While the increased use of mobile devices across an enterprise supports innovation and agility, it also increases several disturbing business risks. The rapid growth of mobile initiatives in enterprise business over the past few years has activated the use of a vast amount of unmanaged and unsecure devices with access to critical data and information -- and with the arrival of the Internet of Things (IoT), even more unmanaged devices are starting to appear across enterprises, taking business risks to an even higher level.
Just what risks do mobile devices in the enterprise entail? Below is more information about the increased business risks enterprises will encounter when they have unmanaged devices.
Security Threats and Data Leaks
When devices used across an enterprise aren’t managed well, they aren’t secure from outside threats. When a business isn’t fully secure from outside threats, it risks having all its intellectual property compromised, with its sensitive data leaked to entities that intend to use it for illegal purposes. Inadequate mobile device security poses one of the most significant business risks associated with unmanaged devices.
When an employee accesses company data over an unsecure network on an unmanaged device, the risk of it being leaked or lost increases exponentially. Oftentimes unmanaged file sharing across devices can lead to data leaks as well. Without controls on the apps used for accessing, sharing, and saving sensitive company data, that information can be easily accessed and shared by others outside of the organization. This can also lead to increased security threats.
Employees across an enterprise will also rely on their own mobile apps to complete work tasks and access company information and data. Unmanaged, risky apps are the weakest point of entry for cyber criminals, as users often download and use them without thinking about their security risks. Once a cybercriminal has one of their malicious apps downloaded onto an unmanaged device, they can steal business information, track the user, send malicious content, reconfigure a device to corrupt data, and more.
A business’s security is also at risk if a device that isn’t managed well across an enterprise is lost or stolen. It’s easy for criminals to tamper with devices they steal so they can access the device’s operating systems, gain elevated corporate network privileges, and install malicious apps from unauthorized app stores.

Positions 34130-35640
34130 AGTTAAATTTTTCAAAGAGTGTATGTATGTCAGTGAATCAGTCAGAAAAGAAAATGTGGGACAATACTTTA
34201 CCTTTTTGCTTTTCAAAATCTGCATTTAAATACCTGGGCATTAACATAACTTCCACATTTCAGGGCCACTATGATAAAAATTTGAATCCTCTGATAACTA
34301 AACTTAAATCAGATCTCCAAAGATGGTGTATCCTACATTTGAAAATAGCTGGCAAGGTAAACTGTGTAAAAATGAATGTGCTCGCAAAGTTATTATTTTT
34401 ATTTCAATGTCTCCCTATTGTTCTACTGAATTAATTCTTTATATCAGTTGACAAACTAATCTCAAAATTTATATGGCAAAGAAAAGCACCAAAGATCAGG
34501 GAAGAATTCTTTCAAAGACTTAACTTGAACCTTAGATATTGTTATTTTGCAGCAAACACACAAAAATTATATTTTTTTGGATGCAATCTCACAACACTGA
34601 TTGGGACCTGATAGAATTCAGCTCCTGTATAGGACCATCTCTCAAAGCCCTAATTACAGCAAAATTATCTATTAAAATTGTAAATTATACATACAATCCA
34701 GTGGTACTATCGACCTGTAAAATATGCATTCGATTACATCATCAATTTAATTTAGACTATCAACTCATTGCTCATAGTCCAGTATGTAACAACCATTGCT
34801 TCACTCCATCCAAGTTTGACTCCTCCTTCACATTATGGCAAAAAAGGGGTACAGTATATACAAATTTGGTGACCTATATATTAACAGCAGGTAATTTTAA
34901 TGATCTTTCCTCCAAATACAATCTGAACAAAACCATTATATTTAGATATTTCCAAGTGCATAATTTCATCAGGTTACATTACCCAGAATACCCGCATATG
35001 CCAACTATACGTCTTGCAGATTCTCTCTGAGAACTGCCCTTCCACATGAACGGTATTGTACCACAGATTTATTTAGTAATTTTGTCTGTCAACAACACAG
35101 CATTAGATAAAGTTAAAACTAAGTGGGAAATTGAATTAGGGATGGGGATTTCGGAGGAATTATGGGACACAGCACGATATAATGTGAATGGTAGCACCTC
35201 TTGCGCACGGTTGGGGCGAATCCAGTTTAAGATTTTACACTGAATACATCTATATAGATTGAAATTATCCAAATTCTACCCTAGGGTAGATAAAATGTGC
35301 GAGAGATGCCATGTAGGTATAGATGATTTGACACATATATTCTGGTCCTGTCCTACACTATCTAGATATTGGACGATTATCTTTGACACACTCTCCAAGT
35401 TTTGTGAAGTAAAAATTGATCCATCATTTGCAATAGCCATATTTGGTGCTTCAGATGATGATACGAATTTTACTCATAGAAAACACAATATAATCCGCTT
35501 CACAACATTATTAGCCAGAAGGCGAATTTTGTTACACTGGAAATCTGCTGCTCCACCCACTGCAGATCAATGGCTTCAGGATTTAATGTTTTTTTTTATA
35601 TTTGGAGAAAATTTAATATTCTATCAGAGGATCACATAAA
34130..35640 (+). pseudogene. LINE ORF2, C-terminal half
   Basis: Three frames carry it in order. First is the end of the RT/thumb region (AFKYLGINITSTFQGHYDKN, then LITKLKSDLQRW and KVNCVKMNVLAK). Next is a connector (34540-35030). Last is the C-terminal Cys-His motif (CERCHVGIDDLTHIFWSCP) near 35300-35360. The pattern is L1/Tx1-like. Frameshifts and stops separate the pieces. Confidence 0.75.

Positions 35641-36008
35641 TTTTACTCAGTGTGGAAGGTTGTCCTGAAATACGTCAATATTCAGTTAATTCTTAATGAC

Brand Reputation and Trust
Cybercriminals aren’t just targeting personal information and specializing in identity theft anymore. They’re targeting enterprises and seeking out sensitive information and valuable business data about an enterprise’s infrastructure and operations. As mentioned above, when mobile devices are left unmanaged, an enterprise’s security is under threat and the likelihood a cyber-attack will take place is much greater.
Cyber-attacks put a business’s reputation at risk, especially businesses that handle financial information and highly sensitive personal data. When an enterprise’s security can be breached or isn’t effective due to unmanaged devices, customers will start to perceive the company as not properly prepared and not to be trusted with their information. Not only will customers be more hesitant to buy from companies that experience a cyber-attack, they’re also likely to go on to question the company’s products, services, and operational controls. Even employees will start to mistrust the organization they’re working for when there’s a cyber-attack, especially if it’s their personal information that’s compromised.
When a brand is no longer trusted by its customers or employees for even a short period of time, the bottom line feels the brunt of it. Although it may seem subjective and unimportant, damage to a business’s brand has a very real impact on its financial performance. For instance, one source claims that after Target revealed a breach that leaked information regarding as many as 110 million of their customers in 2013, its sales dropped 4 percent and its profit plummeted nearly 50 percent in the following quarter. The share price fell 46 percent and the CEO lost his job.
Overall, when a business leaves its devices unmanaged, it’s not just its security that’s at risk: It also risks compromised intellectual property, loss of valuable data, a jeopardized reputation with customers and employees, and a diminished bottom line.
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